I think one can love God (and Jesus) very well. I think one can know about God, pray to God, and trust in God. But how can a relationship occur beyond our human capabilities? Isn’t that sort of ridiculous? We are created (quite masterfully) with senses that enable us to interact with reality. Why can’t we use them? If Jesus is (as is commonly taught) still in human form today and yet fully God in Heaven… why can’t this infinite being (who has a body) have a real relationship with us in a way we can actually comprehend and understand? I don’t think you can say it’s impossible for Jesus to interact with us in that way; for if you teach nothing is impossible with God, then wouldn’t you believe God could either create us with a clear sense for the spiritual realm, or even connect with us using our physical world and abilities? I just don’t get it.
Perhaps I’m just a spiritual cold fish. Maybe I don’t have the same gift of spiritual hearing that many seem to have. I used to try to decipher when God was speaking to me. But the times I felt as if this was happening were emotionally intense moments when my brain and imagination were powerfully influenced by the environment. I certainly don’t live my religious life hinged on emotion—not any longer, as I used to. I want to use my reasoning and natural abilities to encounter God.
I’ve been using the same phrases all my life to try and explain why being a Christian is wonderful and how close one can feel to God… but all the while I haven’t been able to crack the code. And no matter how often I’m told that it’s easy, blissful, and just takes prayer and reading the Bible (or whatever is advised), I don’t buy what I’m being served. I want to have a relationship with this God in a way that fits who I truly am: a human.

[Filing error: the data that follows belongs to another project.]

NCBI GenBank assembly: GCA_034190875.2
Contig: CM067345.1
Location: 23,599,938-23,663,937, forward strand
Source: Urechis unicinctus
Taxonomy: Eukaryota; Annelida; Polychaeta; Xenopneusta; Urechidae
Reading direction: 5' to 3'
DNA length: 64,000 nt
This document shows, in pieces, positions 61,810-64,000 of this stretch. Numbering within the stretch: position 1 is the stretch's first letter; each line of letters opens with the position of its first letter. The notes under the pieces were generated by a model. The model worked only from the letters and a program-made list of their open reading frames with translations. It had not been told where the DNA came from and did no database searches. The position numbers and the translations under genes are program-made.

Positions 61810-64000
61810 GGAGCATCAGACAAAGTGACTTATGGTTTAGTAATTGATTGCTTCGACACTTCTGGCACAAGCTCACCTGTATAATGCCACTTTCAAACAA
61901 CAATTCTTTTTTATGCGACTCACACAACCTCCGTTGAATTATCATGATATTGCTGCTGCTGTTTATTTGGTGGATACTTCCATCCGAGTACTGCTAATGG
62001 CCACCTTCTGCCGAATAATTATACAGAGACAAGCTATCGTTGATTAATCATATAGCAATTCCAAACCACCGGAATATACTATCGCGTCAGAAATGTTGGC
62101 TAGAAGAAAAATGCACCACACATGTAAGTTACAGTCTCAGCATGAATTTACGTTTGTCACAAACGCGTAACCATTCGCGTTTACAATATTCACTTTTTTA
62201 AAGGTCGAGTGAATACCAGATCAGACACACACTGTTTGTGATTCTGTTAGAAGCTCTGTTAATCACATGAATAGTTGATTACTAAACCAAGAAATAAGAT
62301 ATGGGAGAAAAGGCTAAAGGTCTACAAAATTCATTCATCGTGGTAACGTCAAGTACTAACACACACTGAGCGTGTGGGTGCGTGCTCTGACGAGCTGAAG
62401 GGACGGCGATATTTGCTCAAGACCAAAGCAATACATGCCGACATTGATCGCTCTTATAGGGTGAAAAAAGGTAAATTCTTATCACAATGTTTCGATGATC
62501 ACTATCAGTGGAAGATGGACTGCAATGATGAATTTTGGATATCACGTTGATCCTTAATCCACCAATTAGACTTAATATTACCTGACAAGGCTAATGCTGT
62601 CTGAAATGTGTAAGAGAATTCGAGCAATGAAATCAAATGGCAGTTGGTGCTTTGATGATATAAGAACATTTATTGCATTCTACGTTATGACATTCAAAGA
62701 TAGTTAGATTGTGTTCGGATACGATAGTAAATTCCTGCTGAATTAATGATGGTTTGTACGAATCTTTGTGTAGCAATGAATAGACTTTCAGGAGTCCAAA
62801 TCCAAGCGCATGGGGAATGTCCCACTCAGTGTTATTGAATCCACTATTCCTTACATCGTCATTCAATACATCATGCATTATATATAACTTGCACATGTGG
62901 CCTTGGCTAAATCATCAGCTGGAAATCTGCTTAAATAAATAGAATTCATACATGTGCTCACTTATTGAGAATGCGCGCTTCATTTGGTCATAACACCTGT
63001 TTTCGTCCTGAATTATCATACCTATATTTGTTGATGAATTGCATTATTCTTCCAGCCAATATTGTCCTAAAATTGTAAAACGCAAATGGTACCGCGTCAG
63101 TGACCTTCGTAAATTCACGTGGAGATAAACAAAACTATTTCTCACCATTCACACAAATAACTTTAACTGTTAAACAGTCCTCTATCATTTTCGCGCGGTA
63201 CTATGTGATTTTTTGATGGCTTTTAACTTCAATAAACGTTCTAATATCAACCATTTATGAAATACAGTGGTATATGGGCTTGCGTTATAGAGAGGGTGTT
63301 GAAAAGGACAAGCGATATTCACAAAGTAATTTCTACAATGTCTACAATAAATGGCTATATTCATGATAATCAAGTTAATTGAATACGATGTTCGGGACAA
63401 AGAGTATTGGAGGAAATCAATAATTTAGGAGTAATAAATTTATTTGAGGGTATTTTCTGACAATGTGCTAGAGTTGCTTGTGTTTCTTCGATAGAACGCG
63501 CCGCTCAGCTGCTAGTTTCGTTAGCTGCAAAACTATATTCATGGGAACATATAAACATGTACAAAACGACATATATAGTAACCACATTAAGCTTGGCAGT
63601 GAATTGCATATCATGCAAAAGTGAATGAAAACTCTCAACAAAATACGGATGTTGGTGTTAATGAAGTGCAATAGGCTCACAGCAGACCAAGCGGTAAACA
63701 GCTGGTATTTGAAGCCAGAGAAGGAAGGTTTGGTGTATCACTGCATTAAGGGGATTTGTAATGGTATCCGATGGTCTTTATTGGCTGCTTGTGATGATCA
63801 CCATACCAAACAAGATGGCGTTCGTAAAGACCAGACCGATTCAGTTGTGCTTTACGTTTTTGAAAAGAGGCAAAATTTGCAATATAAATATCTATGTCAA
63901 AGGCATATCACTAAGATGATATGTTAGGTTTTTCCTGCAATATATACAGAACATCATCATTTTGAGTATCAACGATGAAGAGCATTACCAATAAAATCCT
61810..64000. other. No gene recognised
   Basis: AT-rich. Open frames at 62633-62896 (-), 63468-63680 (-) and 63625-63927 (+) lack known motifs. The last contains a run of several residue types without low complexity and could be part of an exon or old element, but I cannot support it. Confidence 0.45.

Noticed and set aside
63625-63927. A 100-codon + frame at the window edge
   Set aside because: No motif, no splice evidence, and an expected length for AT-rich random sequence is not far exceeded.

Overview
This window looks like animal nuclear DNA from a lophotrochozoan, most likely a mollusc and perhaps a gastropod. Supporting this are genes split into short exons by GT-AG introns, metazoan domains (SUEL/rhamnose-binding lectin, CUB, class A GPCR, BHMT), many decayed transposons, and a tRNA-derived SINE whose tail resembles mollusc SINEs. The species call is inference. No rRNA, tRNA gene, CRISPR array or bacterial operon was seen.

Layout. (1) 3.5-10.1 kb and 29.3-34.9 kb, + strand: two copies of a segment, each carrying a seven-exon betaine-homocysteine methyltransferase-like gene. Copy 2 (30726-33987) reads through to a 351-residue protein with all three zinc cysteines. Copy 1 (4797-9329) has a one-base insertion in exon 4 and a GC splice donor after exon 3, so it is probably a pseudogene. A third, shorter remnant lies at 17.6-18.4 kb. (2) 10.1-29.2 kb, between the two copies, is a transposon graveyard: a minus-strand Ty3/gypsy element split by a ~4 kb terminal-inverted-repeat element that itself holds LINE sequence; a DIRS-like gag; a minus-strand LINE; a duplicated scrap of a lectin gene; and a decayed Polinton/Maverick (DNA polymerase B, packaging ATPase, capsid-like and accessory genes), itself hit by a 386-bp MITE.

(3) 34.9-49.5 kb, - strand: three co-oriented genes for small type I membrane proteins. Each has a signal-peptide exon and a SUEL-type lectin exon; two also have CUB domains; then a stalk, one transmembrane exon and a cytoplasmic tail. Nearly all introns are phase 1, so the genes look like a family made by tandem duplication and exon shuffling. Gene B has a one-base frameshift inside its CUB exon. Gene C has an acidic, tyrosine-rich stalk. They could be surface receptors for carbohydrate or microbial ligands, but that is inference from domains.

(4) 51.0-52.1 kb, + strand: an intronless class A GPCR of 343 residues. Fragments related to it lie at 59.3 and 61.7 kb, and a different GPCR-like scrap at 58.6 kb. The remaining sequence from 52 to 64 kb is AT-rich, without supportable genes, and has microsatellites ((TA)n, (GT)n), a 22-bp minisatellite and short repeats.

Third. I think being a Christian demands much more than what the aphorism describes. I think that having a closness with Jesus is only one small part of being like him (Christian = Christ-like, right?). It means having relationships (plural) with those around us. If we want to be like this wonderful man Jesus, we need to expand our horizons past the prayer closets and personal quiet times. Even if can’t touch him, hang with him, or have in-depth conversations with him, we can do all of these things with other people. Again, we should be communal. I think Matthew 25 says it well:
“Then the King will say to those on his right, ‘Come, you who are blessed by my Father; take your inheritance, the kingdom prepared for you since the creation of the world. 35For I was hungry and you gave me something to eat, I was thirsty and you gave me something to drink, I was a stranger and you invited me in, I needed clothes and you clothed me, I was sick and you looked after me, I was in prison and you came to visit me.’
“Then the righteous will answer him, ‘Lord, when did we see you hungry and feed you, or thirsty and give you something to drink? When did we see you a stranger and invite you in, or needing clothes and clothe you? When did we see you sick or in prison and go to visit you?’
“The King will reply, ‘I tell you the truth, whatever you did for one of the least of these brothers of mine, you did for me.'”
The way to have a connection with Jesus is to connect with those around us. It is too limited to state, “It’s not a religion, it’s a relationship.” I think instead we could say, “This religion is about relationships” and go from there.